The third Democratic debate will be a one-night affair, bringing all the front-runners to the same stage for the first time.
In a significant shift, the field of presidential candidates participating will be cut in half from the previous debates, ABC News announced Thursday.
Per guidelines for the event published by ABC News, which is hosting the event with Univision, the debate would have stretched across two nights if more than 10 candidates had met the qualifications set by the Democratic National Committee.
But only 10 candidates qualified by the Aug. 28 deadline. Here’s the list of candidates who will participate in the Sept. 12 event, in the order they will appear on stage, from left to right:
- Sen. Amy Klobuchar (D-Minn.)
- Sen. Cory Booker (D-N.J.)
- South Bend, Indiana, Mayor Pete Buttigieg
- Sen. Bernie Sanders (I-Vt.)
- Former Vice President Joe Biden
- Sen. Elizabeth Warren (D-Mass.)
- Sen. Kamala Harris (D-Calif.)
- Entrepreneur Andrew Yang
- Former Rep. Beto O’Rourke (D-Texas)
- Former Secretary of Housing and Urban Development Julián Castro
Those who failed to qualify include:
- Sen. Michael Bennet (D-Colo.)
- Montana Gov. Steve Bullock (D)
- New York Mayor Bill de Blasio (D)
- Former Rep. John Delaney (D-Md.)
- Rep. Tulsi Gabbard (D-Hawaii)
- Sen. Kirsten Gillibrand (D-N.Y.)
- Miramar, Florida, Mayor Wayne Messam (D)
- Rep. Tim Ryan (D-Ohio)
- Former Rep. Joe Sestak (D-Pa.)
- Hedge fund manager Tom Steyer
- Author Marianne Williamson
After failing to qualify for the debate, Gillibrand dropped out of the race.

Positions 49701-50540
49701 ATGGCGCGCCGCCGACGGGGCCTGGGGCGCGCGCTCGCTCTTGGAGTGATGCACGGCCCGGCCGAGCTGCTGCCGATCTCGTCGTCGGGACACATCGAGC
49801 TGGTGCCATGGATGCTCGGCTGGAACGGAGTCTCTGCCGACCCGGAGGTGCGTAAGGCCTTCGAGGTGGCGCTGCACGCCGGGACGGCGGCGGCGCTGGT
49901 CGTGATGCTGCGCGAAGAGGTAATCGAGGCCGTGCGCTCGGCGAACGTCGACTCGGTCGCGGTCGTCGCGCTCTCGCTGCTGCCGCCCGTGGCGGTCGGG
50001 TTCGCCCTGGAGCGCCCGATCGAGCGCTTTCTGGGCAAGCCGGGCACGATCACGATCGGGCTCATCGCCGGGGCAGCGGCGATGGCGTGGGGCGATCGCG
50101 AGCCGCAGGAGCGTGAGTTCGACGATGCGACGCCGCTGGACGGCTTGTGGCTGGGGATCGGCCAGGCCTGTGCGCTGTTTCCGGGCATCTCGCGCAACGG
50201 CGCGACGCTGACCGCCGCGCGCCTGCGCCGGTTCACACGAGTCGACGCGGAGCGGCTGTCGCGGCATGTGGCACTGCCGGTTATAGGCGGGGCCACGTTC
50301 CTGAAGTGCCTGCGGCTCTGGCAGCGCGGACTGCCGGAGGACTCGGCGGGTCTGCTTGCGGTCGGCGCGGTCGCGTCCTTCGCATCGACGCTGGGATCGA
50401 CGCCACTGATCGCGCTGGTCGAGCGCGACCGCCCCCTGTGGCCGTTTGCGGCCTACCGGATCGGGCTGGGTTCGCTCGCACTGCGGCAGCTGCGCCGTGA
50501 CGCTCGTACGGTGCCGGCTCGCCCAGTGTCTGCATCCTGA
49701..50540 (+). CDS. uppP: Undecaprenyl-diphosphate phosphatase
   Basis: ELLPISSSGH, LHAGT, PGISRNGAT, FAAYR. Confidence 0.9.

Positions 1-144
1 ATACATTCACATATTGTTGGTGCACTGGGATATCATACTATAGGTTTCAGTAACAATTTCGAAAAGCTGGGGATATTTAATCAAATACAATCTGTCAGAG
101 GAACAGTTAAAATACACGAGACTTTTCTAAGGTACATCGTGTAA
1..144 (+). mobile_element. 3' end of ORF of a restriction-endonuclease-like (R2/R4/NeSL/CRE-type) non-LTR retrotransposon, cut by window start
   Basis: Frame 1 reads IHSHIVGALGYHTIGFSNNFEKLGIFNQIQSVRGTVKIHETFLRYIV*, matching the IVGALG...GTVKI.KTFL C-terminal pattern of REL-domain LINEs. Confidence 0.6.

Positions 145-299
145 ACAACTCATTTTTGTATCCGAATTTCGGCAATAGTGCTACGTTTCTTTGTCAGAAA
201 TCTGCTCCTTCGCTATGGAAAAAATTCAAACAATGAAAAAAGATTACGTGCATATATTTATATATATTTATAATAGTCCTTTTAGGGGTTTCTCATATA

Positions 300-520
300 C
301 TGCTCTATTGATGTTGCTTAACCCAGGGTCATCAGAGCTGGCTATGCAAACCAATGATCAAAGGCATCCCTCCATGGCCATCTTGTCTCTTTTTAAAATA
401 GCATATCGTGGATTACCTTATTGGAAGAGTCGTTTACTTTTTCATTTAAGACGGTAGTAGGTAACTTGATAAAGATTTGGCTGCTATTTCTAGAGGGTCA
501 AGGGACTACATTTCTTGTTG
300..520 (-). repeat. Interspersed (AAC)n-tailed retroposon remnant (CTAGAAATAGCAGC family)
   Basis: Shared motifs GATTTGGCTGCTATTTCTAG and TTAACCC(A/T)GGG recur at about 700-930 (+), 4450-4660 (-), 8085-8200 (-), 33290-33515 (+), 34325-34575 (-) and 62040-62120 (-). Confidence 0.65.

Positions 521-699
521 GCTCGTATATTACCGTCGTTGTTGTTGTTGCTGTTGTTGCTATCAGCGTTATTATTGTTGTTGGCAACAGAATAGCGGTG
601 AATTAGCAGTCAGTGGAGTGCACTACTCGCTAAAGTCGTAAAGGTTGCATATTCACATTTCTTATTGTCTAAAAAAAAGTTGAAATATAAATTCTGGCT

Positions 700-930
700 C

To earn a spot in the third debate, each presidential hopeful had to have more than 2% support in at least four national polls or in polls of early-voting states such as Iowa, New Hampshire, Nevada or South Carolina. The candidates also must have raised funds from at least 130,000 individual donors and show that they have 400 unique donors from at least 20 different states.
Voters will finally have a chance to compare and contrast all the front-runners on the same stage at the same time. The two previous Democratic debates split up the large field over two-night events, neither of which featured Biden and Warren onstage together.
Per ABC News, moderators will allow 1 minute, 15 seconds for direct responses to questions, and 45 seconds for responses and rebuttals. In contrast to past debates, there will be no closing statements. Candidates will, however, be allowed to deliver opening statements.
This article has been updated to include Gillibrand’s departure from the race.